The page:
"HiveThink" ©2007 - Simon Marshall-Jones

And then, the stroke happened in 1997, and everything changed. All the anger dissipated and my outlook metamorphosed dramatically. I had escaped death simply by the bloodclot in my brain going down one vessel instead of diverting into another (yes, as narrowly as that) – if it had, I wouldn’t be writing these words now. Consequently, the way I expressed my artistic vision changed, too. Gone were the angry reds and blacks, and in their place came warm, sandy colours for the backgrounds. The flesh of the figures became, by contrast, blue, inspired in part by Hindu iconography – although, in my work, it represents freezing cold death, in both a figurative and metaphysical sense. Death itself is final, but even in life, we can live as if ‘dead’ to that which surrounds us.

The Giger influence is still there, however, mixed in with the bondage symbolism – we’re all in bondage to something, whether we’re aware of it or not. It could be to a mortgage, a job, a restrictive belief-system, an illness or an uncaring partner – anything which makes us feel less free than we think we ought to be. Life, in its own way, can be just as horrific as any film or story. And that is what my work attempts to express and get across.

Things have come full circle now. I find myself in the uncanny position of suddenly (and I mean suddenly) in demand for my artwork, a situation I fully never expected to see happen. In recent months I have had commissions for two book covers (Crabs: Apocalypse by Dave Jeffery and Stuart Neild, and The Unspoken anthology, to be edited by Willie Meikle and Stephen James Price) and a portrait of Gary McMahon. In many ways, then, I owe a debt of gratitude to the visionary of Chur, Switzerland, who inspired me in the first place and also for bringing me to this point – I think, in a very roundabout way, had I not taken up the airbrush after encountering Giger’s work I doubt I would have met all the fine people and friends I have. Once again, however, it just goes to show that life still has the capacity to surprise.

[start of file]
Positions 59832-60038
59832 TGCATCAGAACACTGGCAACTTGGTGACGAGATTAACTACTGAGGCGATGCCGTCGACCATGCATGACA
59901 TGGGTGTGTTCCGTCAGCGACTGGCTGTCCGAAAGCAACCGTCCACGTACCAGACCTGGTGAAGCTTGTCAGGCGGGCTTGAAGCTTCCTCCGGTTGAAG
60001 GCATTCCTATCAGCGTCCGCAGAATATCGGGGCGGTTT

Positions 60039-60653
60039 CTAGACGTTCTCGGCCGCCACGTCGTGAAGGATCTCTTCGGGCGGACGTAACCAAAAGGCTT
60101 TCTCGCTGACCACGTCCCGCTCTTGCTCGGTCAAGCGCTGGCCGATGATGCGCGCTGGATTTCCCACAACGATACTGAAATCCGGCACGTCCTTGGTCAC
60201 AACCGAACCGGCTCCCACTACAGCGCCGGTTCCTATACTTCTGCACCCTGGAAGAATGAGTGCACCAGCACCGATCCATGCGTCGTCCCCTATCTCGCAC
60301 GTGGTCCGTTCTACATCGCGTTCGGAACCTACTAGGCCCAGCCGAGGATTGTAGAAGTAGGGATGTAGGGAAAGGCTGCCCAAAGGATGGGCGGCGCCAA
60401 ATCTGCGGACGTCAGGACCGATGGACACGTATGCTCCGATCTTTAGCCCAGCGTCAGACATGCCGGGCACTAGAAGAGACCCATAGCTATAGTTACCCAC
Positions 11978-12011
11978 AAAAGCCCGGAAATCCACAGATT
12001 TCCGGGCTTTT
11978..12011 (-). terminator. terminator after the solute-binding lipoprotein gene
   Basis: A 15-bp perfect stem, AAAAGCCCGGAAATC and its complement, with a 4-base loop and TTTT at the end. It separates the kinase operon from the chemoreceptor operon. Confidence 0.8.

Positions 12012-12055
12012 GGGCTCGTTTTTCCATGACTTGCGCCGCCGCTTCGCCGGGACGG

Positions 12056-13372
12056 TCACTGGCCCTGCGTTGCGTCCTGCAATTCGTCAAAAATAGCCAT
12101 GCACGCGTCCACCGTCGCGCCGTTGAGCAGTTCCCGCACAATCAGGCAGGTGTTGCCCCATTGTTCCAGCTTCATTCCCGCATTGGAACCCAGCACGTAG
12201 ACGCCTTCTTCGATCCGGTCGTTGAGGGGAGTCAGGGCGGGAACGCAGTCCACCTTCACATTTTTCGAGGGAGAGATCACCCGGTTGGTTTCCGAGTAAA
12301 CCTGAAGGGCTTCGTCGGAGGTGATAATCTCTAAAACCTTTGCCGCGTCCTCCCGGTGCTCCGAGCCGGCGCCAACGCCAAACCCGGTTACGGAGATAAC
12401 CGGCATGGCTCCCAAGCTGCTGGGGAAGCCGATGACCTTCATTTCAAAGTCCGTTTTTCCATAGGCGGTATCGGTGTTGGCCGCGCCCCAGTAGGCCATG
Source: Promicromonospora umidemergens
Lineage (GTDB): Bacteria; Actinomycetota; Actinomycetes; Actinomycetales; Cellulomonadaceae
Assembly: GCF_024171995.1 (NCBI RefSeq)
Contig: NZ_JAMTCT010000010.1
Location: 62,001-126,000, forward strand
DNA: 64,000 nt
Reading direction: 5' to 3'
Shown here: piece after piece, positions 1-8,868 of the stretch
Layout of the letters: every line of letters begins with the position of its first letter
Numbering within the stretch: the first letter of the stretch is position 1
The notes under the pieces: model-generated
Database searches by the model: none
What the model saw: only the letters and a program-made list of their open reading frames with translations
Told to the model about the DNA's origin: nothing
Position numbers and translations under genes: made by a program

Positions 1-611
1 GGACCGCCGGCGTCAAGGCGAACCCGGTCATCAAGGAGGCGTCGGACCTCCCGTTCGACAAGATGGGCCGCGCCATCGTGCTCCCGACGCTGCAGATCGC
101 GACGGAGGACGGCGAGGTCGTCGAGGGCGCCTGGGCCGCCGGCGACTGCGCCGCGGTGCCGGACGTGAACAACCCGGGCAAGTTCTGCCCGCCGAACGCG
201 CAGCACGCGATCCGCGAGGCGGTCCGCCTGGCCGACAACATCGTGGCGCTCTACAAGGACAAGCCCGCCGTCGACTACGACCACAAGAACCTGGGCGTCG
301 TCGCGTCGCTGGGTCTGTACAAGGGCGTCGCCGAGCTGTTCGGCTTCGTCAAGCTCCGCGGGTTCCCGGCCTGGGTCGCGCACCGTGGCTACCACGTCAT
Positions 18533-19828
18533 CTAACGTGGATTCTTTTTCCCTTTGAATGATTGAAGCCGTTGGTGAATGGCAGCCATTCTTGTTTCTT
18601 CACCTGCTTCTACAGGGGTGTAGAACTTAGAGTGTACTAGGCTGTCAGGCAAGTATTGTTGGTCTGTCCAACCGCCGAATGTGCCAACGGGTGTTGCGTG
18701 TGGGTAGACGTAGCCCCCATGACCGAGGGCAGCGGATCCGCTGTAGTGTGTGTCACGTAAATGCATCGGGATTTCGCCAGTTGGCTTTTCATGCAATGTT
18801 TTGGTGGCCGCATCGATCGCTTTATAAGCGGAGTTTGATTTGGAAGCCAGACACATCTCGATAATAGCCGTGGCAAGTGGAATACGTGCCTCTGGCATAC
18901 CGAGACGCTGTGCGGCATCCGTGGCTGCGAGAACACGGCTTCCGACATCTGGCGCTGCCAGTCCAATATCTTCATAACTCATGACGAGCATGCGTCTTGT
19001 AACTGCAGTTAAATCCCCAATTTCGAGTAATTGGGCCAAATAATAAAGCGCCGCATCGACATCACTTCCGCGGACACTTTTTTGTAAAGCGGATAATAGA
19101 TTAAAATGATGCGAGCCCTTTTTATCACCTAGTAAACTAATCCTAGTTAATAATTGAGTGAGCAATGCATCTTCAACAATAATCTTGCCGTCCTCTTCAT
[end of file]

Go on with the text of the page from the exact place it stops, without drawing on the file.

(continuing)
(In light of the recent scandals involving copyright theft and such [and my own brush with the issue], the orginal intent of this article was changed from being a study of Giger’s work itself to one of his influence on mine. That way I didn’t need to use his imagery or seek lengthy permission to use it. I have to thank Gary McMahon for suggesting I do it this way – I would never have thought of it, if truth be told.

Also, if there’s anyone out there who would like to commission me to create cover artwork for their books or just have one of my pieces hanging on their walls, then please don’t hesitate to contact me via and we can discuss any requirements. – thanks!)

The Big C anthology

Posted in Guest-blog, News with tags , , , , , , on October 31, 2010 by simonmarshalljones

Yesterday, I announced in a somewhat oblique manner that I had been asked to provide a cover painting for a forthcoming book – well, I can now reveal that it is The Big C anthology, to be edited by Willie Meikle and Stephen James Price (of Ghostwriter Publications), dedicated to raising awareness of cancer and money for cancer charities. Here, Mr Meikle explains why he decided to put this together.


My Dad has cancer. More than one kind in fact. He’s fighting hard, but cancer is a devious bugger. It hides, it lurks, and it pounces when you think it’s down and defeated.

Cancer is a monster.